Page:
(One of a series of weekday posts about the life of Winston S. Churchill.)
On October 12, 1941, Elizabeth Layton, one of Churchill's secretaries, wrote her parents. Excerpts from her letter:
Presently, after having dictated something he found I'd put "Somehow I think it right (which was what I thought he'd said). So, fairly patient, he said "no, no, I said now the time is right" (with accents like that).Churchill biographer Martin Gilbert says:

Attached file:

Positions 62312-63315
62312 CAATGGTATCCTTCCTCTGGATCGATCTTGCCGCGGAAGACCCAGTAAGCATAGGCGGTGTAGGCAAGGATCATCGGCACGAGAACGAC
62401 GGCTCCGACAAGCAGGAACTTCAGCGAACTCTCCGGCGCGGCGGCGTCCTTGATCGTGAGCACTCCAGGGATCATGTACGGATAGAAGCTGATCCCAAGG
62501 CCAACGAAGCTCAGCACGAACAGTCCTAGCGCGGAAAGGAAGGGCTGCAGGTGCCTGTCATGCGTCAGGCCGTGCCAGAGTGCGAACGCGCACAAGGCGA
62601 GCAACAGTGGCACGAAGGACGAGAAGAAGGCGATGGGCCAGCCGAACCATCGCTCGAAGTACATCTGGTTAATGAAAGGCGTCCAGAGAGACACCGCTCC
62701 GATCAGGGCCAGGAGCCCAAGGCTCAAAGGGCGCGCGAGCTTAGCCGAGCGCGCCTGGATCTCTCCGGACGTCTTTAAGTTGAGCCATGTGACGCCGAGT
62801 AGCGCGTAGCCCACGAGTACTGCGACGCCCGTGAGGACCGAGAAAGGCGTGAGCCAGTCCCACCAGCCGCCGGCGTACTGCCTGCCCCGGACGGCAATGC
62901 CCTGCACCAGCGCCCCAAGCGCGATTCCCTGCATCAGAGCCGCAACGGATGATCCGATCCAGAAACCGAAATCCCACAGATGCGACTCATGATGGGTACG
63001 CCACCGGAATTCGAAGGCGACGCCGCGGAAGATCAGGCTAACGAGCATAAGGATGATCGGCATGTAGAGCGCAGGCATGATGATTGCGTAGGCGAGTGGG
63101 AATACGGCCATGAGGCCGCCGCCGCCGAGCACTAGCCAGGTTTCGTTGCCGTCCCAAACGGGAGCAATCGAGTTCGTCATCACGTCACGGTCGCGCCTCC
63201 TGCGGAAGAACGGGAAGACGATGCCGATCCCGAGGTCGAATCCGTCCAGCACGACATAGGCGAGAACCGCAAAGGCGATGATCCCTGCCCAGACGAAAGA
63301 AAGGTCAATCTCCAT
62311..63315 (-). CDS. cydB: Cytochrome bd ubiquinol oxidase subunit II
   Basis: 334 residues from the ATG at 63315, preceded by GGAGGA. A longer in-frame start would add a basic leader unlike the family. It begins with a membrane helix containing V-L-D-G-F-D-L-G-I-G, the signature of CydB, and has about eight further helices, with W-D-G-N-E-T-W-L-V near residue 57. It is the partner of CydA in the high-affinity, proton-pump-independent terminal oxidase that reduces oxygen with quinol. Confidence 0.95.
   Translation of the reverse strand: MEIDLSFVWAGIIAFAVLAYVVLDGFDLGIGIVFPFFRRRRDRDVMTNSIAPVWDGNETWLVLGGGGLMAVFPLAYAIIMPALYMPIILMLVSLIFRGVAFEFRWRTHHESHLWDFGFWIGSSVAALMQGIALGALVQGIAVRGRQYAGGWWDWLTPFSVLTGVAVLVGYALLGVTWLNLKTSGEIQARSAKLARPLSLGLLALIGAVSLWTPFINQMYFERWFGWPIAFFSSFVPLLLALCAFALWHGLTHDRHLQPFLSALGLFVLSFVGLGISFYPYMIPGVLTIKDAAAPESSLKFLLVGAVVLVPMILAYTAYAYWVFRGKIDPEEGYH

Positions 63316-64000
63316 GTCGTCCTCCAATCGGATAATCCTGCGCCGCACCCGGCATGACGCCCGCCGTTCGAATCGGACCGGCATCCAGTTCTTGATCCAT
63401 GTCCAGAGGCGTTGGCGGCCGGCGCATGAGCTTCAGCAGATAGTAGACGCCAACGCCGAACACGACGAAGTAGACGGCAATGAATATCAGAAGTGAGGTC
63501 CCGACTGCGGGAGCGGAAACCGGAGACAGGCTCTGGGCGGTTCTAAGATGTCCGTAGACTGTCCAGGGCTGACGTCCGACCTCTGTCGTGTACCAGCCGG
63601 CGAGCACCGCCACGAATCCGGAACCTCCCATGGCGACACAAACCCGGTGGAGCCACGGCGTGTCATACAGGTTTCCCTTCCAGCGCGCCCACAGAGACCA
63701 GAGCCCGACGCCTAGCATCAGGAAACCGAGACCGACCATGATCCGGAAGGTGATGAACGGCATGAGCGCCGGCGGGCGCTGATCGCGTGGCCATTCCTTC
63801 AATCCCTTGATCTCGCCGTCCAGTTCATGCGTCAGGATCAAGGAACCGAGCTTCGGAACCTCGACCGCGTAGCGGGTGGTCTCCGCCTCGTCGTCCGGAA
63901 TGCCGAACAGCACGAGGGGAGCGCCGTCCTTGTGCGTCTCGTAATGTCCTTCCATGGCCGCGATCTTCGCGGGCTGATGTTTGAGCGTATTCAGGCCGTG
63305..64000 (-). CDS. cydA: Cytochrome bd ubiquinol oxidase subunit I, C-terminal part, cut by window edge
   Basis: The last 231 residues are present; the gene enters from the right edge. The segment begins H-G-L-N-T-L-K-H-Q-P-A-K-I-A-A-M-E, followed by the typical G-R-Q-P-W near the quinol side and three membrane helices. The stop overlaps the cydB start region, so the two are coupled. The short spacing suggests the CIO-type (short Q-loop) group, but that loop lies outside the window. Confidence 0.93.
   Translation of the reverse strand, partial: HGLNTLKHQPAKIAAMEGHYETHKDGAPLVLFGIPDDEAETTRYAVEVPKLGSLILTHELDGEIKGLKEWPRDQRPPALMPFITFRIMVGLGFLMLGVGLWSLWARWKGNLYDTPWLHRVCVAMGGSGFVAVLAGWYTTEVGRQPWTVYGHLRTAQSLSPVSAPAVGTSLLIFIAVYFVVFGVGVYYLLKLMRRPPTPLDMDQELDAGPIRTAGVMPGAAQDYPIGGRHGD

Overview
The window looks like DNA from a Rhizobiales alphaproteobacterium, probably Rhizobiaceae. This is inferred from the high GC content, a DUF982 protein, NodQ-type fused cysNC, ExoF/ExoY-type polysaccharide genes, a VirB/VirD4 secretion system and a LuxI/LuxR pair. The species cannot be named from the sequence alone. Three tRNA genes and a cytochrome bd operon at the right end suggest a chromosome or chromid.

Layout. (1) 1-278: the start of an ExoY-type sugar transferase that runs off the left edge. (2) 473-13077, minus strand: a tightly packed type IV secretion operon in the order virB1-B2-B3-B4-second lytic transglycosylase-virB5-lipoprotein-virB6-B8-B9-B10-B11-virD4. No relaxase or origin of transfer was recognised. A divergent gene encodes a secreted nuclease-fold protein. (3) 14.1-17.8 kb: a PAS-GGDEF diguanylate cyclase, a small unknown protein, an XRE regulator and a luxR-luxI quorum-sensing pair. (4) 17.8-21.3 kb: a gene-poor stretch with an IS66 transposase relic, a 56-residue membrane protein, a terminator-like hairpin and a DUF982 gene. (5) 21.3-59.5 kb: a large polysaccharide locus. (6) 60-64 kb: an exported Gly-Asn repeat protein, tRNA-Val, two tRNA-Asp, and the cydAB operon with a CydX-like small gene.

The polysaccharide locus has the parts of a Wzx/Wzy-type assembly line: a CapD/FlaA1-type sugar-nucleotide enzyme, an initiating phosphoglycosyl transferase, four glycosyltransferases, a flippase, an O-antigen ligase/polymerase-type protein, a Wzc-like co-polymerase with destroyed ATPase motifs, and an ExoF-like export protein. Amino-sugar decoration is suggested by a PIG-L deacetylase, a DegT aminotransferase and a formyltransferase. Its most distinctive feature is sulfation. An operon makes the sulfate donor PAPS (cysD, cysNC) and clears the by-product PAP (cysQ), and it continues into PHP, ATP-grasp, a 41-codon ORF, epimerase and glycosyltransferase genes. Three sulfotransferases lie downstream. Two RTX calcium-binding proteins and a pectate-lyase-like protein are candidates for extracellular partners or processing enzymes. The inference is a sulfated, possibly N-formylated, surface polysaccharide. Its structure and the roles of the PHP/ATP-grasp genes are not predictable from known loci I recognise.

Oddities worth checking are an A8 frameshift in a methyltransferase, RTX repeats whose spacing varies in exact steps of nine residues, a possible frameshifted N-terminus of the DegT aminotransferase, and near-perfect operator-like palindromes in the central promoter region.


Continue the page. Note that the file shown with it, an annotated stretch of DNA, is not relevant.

So I did it again. Gave it back. There was a roar of rage. "God's teeth, girl, can’t you even do it right the second time. I said ripe, ripe, ripe - P P P."
I should, perhaps, have realized, but he hadn't mentioned that "right" was wrong. However, he forgave me and was very amiable for the rest of the day.
All those who worked for Churchill at closest quarters saw his sternest moods, born of fearsome problems. They also saw the character that lay beneath those moods. "I can't help feeling rather fond of him," Elizabeth Layton wrote, "he is a loveable person, in spite of his impatience."_____________________________________________
Martin Gilbert, Finest Hour: 1939 - 1941. (pgs. 1214-1215)